I plan to take advantage of the upcoming colder weather to prune my grapevine. If it warms up substantially very soon after the freeze, the sap is going to be running, and pruning will stress the plant more than I would prefer.

There is a lot to do, but also a lot to look forward to!

Thursday, February 2, 2012

Why Garden?

When I was at the county Extension Office earlier this week, putting in some volunteer hours answering questions on the “horticulture hotline,” I spoke with a staff member about the number of veggie questions that come to the office.

She has been at the Extension Office for six years, and she said that, when she first started, the vegetable gardening questions were the main focus of about 5 percent of the total calls. Now, they constitute closer to 50 percent of the calls. That’s a huge increase, but it matches my own impression of the increased interest in home vegetable gardening.

This is the part I hadn’t thought about: Most of the callers who were new to veggie gardening cited safety concerns as their main reason for wanting to grow some of their own food. “Safety” encompasses a fairly wide range of more specific concerns, from e. coli outbreaks, to GM foods, to the widespread use of systemic pesticides that can’t be washed off.

The second most-frequently cited reason to take up veggie gardening has been saving money, and a distant third has been related to lowering the carbon footprint of the household.

Saving money through growing your own food is totally possible, but it takes more advance planning than when the gardener is more concerned with safety than with costs. The same strategies a gardener might use to save money would probably also help lower the carbon footprint of the resulting food.

For some people, though, I would guess that the real reasons for taking up food-gardening are more complex than a single, simple word or phrase can encompass. The short answer probably is just easier than the long explanation (like when someone asks, "How are you doing today?" and we all answer "Fine, and you?" - regardless of reality).

A couple of Saturdays back, after our usual volunteer work on a nearby garden-farm, my family went to our local museum’s “Trains, trains, trains!” event. We stood out because we were the only family there without small children. Our earlier morning activities came up in a conversation with the woman at the Railroad Crossing Safety table, and she told us about her garden.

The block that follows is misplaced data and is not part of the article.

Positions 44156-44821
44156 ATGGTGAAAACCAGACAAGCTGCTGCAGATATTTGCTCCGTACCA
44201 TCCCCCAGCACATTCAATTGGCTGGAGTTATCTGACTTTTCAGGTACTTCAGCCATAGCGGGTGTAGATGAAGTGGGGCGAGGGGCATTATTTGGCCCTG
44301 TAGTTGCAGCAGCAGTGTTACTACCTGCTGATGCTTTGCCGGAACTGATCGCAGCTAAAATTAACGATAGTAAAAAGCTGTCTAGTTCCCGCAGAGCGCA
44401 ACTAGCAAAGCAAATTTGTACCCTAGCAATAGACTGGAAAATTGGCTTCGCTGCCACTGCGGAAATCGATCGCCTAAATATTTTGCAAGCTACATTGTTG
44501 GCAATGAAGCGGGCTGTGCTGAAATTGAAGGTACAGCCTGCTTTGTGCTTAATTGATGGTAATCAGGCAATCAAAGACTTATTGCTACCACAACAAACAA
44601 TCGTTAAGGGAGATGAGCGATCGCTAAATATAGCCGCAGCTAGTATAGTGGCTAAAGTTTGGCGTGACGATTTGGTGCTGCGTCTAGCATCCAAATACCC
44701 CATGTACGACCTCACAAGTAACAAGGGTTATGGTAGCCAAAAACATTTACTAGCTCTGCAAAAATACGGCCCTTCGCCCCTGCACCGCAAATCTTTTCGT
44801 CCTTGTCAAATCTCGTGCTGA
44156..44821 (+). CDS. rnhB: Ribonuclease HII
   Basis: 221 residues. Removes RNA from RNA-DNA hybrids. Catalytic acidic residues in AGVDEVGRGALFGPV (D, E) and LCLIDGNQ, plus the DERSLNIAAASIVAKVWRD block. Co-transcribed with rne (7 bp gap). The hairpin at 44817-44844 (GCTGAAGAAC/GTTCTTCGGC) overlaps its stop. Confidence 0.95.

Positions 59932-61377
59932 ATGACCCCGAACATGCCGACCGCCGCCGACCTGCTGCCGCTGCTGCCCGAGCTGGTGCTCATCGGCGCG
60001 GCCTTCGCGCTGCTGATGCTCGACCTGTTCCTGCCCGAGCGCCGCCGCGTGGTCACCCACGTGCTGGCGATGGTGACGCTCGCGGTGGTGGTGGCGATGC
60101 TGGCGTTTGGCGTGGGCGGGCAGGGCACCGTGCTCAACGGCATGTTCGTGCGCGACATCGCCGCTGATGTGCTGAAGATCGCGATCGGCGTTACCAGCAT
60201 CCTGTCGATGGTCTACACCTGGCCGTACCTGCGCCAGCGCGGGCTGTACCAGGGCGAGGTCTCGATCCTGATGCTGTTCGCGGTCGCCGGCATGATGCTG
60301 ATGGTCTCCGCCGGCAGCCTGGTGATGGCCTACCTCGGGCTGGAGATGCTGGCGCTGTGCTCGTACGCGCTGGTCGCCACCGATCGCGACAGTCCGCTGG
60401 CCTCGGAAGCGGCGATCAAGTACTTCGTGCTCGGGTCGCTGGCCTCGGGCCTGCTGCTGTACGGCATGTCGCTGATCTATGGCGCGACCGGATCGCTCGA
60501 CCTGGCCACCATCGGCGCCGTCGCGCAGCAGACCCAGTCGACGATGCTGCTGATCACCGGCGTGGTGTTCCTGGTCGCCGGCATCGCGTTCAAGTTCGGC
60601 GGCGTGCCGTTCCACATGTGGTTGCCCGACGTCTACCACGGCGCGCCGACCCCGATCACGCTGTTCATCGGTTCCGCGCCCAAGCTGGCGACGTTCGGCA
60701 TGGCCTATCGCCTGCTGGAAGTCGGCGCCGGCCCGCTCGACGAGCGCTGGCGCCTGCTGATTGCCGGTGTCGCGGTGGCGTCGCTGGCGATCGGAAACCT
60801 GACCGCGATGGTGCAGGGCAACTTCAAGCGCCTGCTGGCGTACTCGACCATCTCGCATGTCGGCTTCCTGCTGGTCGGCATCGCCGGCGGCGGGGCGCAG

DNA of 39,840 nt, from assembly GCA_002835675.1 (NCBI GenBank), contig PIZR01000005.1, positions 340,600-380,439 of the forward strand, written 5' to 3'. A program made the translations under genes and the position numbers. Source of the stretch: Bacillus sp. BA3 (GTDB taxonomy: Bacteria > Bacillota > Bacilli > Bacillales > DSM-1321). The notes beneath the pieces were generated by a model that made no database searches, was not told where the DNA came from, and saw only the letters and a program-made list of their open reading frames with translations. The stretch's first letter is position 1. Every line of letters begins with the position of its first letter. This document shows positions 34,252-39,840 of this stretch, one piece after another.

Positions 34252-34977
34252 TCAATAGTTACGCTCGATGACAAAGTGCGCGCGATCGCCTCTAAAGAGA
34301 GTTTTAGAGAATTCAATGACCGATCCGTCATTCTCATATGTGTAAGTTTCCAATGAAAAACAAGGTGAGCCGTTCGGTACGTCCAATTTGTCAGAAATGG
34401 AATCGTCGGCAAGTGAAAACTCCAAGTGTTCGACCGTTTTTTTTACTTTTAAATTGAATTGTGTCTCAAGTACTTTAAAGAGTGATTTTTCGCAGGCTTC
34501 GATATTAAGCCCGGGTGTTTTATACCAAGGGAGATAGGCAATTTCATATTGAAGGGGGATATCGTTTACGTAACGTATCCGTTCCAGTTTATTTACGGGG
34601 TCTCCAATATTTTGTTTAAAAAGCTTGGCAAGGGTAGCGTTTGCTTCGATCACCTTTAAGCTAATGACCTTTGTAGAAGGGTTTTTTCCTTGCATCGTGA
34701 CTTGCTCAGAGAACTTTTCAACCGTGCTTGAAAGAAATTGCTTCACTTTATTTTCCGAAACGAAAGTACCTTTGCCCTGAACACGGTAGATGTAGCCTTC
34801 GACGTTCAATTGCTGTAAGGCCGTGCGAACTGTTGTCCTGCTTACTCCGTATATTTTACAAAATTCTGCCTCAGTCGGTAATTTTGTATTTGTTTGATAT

She had grown up on what she called a self-sustaining farm. All of her family’s food was raised on site, from the dairy and meat cows, to pigs, chickens, turkeys, ducks, rabbits, pheasants, corn and other grains, beans, fruits, and veggies. She had helped with the chores related to raising all of this food throughout her childhood. A year or so back, she had been feeling a little nostalgic about the farm and its abundant good food when she overheard a young man at another event mention that he would love to have access to a big yard where he could plant a vegetable garden.

The two started talking, and it turned out that she had a big sunny yard and that he had grown up helping his parents in their big vegetable garden, and they decided to put in and tend a garden together in her backyard.

She had thought that they would start small, with a few different kinds of plants, but when they went to the garden center to select seeds and plants, the young man wanted to try everything! In the end, enthusiasm triumphed over prudence (and isn’t that a common story for gardeners!), and they ended up with enough plants for quite a large garden.

Unfortunately, neither of the two remembered all that they really needed to know, including how much work would be involved. It turned out that the woman with the yard ended up renting and running the roto-tiller and doing a much larger portion of the work than she had imagined, including most of the weeding. And when the plants began to mature, she learned the hard way that a lot of the pepper plants were habaneros - an exceptionally hot variety.

She had thought they were miniature bell peppers, and she cut one up for a salad one day after work. The first bite was a big surprise! She said that the taste didn’t go away for at least a week.

The main motivation for this pair didn’t seem to be about food safety, about saving money, or about lowering anyone’s carbon footprint. I think it might have been more about connecting with the past, about building community, about getting access to some really good food, and about being outside. I could be wrong, of course, but the two are already making plans for this year’s garden - this time with fewer habaneros.